Real star wars! Beautiful image reveals the aftermath of a ‘FIGHT’ between a red giant and a smaller star
- New research examines a violent collision between two distant stars
- The nebula was formed when a red giant tried to flood a smaller star
- Instead of being submerged, it almost crashed into the core of the red giant
- The gases were then emitted and left drifting in the mist
Sometimes losing is inevitable, even if you fight well.
Published in a new study in Astronomy & Astrophysics using observations from the Atacama Large Millimeter / submillimeter Array (ALMA), researchers show the aftermath of two stars that go toe-to-toe.
According to them, gases in mist HD101584, a strange and complex-looking amalgam, were formed from the tumult of when one star, a red giant, a smaller companion engulfed.
With newly captured images and analyzes, scientists now say that the cloud was made when the main star of the system was blown up into a red giant and eventually large enough to swallow its lower-mass counterpart.
In Alma’s observations (photo), gases emitted by the stars can float around the nebula in a complex and strange series. Colors, different gases, also represent speed, where blue is the gas that moves to us the fastest and the gas that moves further
However, instead of being completely engulfed by the expansion of the star, the smaller star wriggled toward its larger companion core, but failed to collide.
Instead, the movement has prompted the larger star to expel its gas, exposing its layers scattered throughout the system and its core.
“The HD101584 galaxy is special in the sense that this” death process “was prematurely and dramatically ended because a nearby low-mass star was flooded by the giant,” said Hans Olofsson of Chalmers University of Technology, Sweden, who led a recent study , published in Astronomy & Astrophysics
According to researchers, the violent collision created the complex structure of gases in the HD101584 nebula, especially the spiral of the smaller star toward the red giant in addition to the gas jets that formed in this process.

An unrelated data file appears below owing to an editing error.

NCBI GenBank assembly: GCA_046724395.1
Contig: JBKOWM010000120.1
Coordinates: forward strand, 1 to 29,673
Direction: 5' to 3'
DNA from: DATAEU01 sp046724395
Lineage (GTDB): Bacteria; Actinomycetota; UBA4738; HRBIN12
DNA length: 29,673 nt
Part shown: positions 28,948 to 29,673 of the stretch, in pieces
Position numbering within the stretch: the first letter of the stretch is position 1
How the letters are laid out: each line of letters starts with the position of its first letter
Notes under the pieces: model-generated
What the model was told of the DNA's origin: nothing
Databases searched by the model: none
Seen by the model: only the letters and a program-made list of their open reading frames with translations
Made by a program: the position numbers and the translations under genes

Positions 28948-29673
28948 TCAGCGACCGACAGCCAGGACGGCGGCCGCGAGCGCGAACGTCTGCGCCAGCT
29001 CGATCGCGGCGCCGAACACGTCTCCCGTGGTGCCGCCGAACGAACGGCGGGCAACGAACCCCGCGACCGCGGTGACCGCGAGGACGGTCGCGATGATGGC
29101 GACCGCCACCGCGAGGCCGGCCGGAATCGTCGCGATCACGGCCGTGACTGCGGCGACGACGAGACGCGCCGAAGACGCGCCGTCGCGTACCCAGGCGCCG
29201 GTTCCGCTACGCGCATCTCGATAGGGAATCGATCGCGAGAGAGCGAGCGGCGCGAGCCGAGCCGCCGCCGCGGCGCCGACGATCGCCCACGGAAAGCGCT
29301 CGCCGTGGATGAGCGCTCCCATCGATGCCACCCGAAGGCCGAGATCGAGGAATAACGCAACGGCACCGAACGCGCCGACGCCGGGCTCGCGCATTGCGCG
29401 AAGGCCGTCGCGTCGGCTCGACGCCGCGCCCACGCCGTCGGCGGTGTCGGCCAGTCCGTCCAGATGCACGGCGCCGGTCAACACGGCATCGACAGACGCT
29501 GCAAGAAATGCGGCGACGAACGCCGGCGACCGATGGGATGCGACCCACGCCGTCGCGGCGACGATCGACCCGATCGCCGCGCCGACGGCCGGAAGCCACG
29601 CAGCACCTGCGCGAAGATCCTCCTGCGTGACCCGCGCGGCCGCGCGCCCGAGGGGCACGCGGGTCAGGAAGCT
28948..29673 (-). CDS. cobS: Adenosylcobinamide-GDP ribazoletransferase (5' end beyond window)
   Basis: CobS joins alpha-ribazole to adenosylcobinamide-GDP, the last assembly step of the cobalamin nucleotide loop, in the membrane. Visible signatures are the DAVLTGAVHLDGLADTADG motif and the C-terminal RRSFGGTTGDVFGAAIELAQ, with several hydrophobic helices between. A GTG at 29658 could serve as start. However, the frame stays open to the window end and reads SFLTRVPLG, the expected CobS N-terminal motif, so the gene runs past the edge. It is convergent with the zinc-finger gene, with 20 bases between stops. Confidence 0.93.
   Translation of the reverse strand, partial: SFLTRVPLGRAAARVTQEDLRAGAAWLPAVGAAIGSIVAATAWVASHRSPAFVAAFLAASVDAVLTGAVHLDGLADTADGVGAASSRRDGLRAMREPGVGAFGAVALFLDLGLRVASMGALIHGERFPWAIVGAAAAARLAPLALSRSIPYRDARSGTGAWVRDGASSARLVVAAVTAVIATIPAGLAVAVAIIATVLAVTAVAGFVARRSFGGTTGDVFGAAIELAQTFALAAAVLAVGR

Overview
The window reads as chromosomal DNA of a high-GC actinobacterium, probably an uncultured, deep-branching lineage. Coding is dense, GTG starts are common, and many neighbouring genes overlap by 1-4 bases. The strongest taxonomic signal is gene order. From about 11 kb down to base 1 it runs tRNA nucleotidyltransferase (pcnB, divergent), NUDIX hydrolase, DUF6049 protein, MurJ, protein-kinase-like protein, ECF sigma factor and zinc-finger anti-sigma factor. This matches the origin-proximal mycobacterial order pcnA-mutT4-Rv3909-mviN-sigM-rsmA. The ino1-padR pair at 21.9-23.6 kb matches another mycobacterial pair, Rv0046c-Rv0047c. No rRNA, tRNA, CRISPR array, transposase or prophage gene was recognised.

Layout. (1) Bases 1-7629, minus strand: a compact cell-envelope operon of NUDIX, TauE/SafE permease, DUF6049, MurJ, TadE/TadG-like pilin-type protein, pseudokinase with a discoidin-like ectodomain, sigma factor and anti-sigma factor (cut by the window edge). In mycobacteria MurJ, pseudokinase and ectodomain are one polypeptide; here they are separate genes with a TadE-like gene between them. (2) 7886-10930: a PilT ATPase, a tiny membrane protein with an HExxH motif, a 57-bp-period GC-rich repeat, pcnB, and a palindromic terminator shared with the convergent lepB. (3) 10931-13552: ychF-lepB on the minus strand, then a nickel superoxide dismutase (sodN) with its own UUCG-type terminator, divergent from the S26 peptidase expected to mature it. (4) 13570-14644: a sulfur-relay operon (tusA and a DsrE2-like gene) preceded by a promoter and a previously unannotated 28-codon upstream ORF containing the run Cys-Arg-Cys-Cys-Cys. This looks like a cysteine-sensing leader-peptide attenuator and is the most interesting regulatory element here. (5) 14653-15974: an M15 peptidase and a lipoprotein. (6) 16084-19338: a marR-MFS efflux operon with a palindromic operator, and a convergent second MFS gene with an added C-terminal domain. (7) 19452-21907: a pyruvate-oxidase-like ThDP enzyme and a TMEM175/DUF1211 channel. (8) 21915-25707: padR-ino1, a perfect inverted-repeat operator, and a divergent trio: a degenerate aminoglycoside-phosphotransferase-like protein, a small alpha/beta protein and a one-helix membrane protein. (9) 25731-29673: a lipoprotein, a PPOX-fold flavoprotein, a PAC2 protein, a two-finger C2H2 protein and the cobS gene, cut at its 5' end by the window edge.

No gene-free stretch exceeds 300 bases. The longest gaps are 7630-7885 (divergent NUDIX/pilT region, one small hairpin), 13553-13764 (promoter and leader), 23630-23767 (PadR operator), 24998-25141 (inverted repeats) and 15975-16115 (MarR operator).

Those rays radiated through the previously ejected material and formed the gas rings and the clear bluish and reddish spots seen in the mist, they say.
The nebula is located in the Centaurus constellation, which is circled above, and is close enough to observe gases using ALMA, but none of the stars buried inside
‘We can currently describe the death processes that many sun-like stars have in common, but we cannot explain why or exactly how they happen. HD101584 gives us important clues to solve this puzzle, as it is currently in a brief transition phase between better studied evolutionary stages, “said co-author Sofia Ramstedt of the University of Uppsala, Sweden, in a statement.
“With detailed images of the environment of HD101584 we can make the connection between the giant star it used to be, and the stellar remnant that it will soon be.”
In addition to clarifying the interaction between stars at their death stage, researchers say that the insight also helps to understand how our own sun, which is a red giant, can extinguish.
Likewise, the sun is expected to expand slowly and to flood gases and materials in its path, although this is not expected to occur for another 5 billion years.